*** out of ****
Ex Machina is the directorial debut for acclaimed writer Alex Garland (28 Days Later..., Sunshine) and plays like a subtle science fiction version of The Last Seduction (1994) with echos of The Bride of Frankenstein (1935) and Metropolis (1927).
Young computer programmer Caleb (Domhnall Gleeson) wins a trip to the isolated compound belonging to Nathan Bateman (Oscar Isaac), CEO of the company that employs him. Bateman is also a genius scientist and has created artificial intelligence in the form of a female robot named Ava (Alicia Vikander). Nathan wants Caleb to participate in a top secret experiment, which is to interact with Ava to evaluate her level of consciousness. The plot thickens when, during a power outage where video and audio surveillance go down, Ava warns Caleb not to trust Nathan.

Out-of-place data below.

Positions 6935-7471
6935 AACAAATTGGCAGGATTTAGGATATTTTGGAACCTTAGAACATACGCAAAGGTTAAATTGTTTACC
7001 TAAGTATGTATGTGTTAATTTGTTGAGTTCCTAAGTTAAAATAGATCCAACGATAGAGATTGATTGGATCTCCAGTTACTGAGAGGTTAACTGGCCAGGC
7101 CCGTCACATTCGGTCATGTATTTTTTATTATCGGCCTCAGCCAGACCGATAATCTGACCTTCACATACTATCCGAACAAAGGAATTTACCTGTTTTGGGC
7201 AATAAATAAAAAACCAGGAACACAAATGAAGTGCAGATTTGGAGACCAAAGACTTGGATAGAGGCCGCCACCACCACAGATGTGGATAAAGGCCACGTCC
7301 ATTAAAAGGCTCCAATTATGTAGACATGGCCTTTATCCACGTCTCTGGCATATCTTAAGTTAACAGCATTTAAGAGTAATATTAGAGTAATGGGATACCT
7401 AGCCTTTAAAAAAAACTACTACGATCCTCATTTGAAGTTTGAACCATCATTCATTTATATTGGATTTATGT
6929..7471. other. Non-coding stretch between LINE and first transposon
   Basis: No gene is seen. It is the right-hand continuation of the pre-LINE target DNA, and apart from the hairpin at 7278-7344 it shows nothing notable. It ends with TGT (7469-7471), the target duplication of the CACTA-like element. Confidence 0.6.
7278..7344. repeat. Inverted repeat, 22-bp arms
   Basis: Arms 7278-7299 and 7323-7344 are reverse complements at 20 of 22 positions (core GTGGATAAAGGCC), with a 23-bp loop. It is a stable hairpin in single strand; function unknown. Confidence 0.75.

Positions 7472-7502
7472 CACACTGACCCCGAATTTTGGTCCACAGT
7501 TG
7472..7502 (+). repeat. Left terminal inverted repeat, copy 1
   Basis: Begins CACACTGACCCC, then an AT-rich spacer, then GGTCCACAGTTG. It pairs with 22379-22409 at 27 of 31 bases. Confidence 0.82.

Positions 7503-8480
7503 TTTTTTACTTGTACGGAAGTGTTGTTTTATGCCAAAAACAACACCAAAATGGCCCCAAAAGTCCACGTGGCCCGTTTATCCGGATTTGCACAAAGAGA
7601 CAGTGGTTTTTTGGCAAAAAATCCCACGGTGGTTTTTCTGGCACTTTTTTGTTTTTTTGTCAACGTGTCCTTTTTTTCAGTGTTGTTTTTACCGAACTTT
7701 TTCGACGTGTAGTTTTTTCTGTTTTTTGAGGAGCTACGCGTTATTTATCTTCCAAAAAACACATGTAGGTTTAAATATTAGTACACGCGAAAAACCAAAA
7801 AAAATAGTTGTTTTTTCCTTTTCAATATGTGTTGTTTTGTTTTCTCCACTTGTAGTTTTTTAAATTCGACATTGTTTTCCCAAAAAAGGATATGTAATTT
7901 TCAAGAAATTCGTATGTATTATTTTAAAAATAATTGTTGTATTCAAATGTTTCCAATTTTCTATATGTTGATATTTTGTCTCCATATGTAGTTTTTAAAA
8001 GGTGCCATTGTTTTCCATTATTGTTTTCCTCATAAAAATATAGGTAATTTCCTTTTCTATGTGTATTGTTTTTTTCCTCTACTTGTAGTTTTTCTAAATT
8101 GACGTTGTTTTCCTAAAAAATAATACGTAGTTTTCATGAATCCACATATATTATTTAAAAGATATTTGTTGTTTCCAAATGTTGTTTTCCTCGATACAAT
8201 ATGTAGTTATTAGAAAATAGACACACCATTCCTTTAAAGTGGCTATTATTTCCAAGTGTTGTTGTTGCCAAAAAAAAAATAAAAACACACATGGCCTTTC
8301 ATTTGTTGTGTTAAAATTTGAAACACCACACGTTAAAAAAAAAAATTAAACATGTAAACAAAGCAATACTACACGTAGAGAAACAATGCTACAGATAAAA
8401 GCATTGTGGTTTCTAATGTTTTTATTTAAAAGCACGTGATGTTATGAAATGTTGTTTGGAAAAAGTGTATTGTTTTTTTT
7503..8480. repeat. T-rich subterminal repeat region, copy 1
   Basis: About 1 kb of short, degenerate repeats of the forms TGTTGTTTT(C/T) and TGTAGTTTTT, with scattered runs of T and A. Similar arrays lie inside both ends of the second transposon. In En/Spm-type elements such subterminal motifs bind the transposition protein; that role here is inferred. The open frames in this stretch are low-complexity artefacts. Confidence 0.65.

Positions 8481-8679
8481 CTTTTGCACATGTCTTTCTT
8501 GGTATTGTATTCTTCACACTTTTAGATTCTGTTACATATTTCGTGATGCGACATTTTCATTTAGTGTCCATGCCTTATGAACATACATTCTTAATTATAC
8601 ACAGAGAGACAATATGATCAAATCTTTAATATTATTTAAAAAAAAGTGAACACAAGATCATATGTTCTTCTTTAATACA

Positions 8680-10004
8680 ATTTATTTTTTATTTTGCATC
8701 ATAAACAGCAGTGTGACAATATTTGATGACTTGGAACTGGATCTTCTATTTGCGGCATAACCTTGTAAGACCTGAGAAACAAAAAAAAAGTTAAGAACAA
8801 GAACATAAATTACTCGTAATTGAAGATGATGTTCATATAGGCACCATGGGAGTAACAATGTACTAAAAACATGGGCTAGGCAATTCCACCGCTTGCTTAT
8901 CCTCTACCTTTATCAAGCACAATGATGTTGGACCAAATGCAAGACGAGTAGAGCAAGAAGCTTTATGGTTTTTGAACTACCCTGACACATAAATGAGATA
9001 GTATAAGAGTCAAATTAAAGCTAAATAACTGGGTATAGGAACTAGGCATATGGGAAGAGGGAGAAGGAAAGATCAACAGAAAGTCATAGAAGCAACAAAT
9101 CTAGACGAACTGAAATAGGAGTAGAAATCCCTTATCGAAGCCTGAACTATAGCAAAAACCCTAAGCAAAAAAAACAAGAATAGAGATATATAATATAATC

Ex Machina is an effective slow-building thriller. It is talky but intelligent, and the scientific conversations are thought provoking.
Isaac gives an entertaining performance as the arrogant oddball scientist, and Vikander gives Ava a vulnerability as well as sexuality. Yeah, she's a hot robot.
One plot hole is that Nathan, as brilliant as he is, doesn't catch on that the power cuts almost always seem to happen during Caleb's sessions with Ava, or at least it takes him much longer than expected to catch on. Also, I wish the movie had kept going, as it ends rather abruptly with a few interesting ideas unfulfilled. But, hey, I'm glad this film is filled with thoughts and ideas. Ex Machina has much more of a brain than the majority of the effects driven “sci-fi” fodder that often invades movie theaters.